The days that have been three days away in the forecast since before we got here have finally arrived, and with them blue skies and temperatures above ten degrees. It is a very welcome intermission after a long period of gray days with temperatures just above zero and rain, and before what is forecasted to be another week straight of rain. I also figure that these couple days are among the nicest that we’ll have, as the mosquitoes have also appreciated the warmer weather. They were out for the first time yesterday, but they must be drowsy from the long winter as they have landed on me without biting. That being said, I’m sure it won’t be long until their blood-thirst kicks in.
|Some of the flowers we have passed walking between sites: (top row) arctic poppy (Papaver sp.), alpine milk-vetch (Astragalus alpinus), red-tipped lousewort (Pedicularis flammea), (bottom row) Arnica (Arnica angustifolia), arctic thrift (Armeria scabra), and Labrador tea (Rhododendron lapponicum).|
|The (slowly) thawing Frobisher Bay.|
|The Sylvia Grinnell River flowing. The white is not snow, but icebergs that have broken off and floated down from upstream.|
The ice is starting to melt here. Walking along the bay, you can smell the ocean and there is a continual thunder from the melting and collapsing of mountains of icebergs that have piled up over the winter. Along the Sylvia Grinnell River, many large pieces of ice from upstream have washed down to an iceberg traffic jam at the mouth of the river. There are very large icebergs that have been pushed tens of meters up from the shore. The composition of these icebergs looks like many long, narrow shards glued together, and there is the occasional sound of breaking glass as the ice shatters apart. The tundra is coming back to life at quite a pace as well; it was really noticeable this week. Already we’ve seen many of our plants come into flower, as well as a colourful greeting on paths from flowers that we hadn’t expected to see for a while, such as poppies (Papaver sp.) and arctic bladder campions (Silene involucrata). Zoe has sent word saying that flowers such as mountain avens (Dryas integrifolia) are also out at Lake Hazen. It seems here that as each early bloomer finishes flowering, several more new species come into flower, and our walks between sites are getting more full of life every day.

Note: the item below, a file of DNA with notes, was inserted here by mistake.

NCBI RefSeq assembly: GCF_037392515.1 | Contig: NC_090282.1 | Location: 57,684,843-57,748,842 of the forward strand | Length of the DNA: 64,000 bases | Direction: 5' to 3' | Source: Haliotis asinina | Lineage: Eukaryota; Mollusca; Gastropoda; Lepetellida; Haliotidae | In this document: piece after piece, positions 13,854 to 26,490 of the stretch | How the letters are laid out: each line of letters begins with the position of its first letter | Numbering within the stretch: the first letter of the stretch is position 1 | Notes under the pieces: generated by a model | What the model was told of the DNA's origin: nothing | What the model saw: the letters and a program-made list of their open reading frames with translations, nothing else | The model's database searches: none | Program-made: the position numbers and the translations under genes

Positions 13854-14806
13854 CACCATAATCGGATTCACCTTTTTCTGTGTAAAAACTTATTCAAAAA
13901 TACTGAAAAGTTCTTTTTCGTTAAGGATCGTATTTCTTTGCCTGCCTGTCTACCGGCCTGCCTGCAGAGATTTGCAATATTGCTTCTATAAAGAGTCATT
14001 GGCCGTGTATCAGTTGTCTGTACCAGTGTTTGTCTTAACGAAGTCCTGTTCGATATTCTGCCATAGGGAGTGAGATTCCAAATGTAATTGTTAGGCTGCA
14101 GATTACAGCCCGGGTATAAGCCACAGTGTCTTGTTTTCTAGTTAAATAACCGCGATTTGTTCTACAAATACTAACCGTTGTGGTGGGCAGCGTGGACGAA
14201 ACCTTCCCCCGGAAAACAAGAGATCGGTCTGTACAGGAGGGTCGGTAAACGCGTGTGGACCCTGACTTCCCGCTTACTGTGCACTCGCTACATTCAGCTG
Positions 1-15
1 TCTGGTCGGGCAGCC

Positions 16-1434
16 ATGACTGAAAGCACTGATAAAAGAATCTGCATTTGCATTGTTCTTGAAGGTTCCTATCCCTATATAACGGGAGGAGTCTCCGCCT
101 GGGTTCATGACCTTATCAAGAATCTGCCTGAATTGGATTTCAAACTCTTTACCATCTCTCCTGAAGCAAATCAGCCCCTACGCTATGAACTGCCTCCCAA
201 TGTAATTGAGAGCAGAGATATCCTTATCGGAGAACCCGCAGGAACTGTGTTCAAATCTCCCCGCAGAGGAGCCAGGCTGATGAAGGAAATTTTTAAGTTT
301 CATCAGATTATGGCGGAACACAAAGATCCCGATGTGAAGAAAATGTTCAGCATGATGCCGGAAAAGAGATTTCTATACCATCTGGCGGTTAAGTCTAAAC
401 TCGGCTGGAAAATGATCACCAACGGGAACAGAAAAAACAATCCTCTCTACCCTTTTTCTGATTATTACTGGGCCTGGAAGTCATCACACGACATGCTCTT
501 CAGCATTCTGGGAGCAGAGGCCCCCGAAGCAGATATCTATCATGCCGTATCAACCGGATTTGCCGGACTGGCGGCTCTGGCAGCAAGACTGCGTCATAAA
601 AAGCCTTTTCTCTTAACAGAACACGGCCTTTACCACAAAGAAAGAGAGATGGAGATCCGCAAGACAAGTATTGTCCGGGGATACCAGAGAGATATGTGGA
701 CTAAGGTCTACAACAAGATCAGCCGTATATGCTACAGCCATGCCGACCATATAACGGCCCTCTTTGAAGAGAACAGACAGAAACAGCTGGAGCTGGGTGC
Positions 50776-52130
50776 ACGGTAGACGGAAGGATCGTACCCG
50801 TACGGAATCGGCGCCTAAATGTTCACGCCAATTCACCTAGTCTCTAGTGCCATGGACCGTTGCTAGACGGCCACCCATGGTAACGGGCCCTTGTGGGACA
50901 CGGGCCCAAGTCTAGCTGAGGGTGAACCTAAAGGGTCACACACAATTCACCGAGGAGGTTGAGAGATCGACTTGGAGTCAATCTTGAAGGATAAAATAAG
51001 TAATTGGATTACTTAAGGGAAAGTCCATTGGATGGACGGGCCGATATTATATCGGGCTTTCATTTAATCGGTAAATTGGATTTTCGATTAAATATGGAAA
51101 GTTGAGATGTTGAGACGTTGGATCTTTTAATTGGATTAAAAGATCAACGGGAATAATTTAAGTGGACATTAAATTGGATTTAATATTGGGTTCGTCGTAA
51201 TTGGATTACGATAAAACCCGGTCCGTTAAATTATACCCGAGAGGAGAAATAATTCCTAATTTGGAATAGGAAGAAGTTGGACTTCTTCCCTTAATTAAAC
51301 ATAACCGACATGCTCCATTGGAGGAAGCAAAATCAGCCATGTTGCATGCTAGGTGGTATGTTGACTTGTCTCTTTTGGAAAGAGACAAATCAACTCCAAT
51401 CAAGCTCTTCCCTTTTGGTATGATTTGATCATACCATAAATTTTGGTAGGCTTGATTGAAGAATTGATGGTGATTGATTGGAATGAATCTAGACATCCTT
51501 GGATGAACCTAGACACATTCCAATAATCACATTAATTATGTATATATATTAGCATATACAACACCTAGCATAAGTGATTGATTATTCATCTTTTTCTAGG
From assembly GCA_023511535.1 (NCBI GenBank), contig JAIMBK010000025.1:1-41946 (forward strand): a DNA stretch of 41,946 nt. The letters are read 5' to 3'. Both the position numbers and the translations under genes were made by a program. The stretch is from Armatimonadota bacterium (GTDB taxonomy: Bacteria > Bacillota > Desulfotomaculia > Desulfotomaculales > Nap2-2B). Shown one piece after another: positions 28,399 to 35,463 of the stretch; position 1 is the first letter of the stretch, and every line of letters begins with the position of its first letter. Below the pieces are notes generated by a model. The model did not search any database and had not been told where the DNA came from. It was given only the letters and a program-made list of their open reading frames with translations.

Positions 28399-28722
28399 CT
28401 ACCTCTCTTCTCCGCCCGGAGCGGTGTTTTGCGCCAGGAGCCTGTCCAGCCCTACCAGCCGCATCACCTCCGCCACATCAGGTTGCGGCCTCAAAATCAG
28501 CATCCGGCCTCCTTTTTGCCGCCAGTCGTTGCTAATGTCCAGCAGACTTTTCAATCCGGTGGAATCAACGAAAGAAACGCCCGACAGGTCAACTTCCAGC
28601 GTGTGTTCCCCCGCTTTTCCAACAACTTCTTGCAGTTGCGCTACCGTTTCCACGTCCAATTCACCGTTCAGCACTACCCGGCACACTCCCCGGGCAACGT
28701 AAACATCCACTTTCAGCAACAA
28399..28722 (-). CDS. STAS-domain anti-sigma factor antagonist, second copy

Unfortunately in Iqaluit, the dump is still burning and the smoke can really fill some of the valleys where we work. It truly puts a damper on the mood of enjoying the sun, fresh air, and flowers when your lungs are filling with burning plastics and chemicals. We have borrowed some masks that were kindly lent to us, but I resent when I need to wear what’s essentially a gas mask to spend time outside (but it’s certainly better than without the mask!). Fortunately the wind is in our favour sometimes, and other times we can pass over a ridge to duck out of the smoke.
|An example of some of the interesting structures of the icebergs along the Sylvia Grinnell River.|
Like the plants, Iqaluit appears to be coming alive with the warmer weather. The summer solstice is this weekend, Alianait Arts Festival is next weekend, and then there’s Canada Day, followed by Nunavut Day. This all means that there’s going to be lots going on in the next few weeks and I’m looking forward to getting to experience some of the local culture. Every day, the tundra gets more alive and I think my life in Iqaluit is only going to get more colourful as the summer progresses.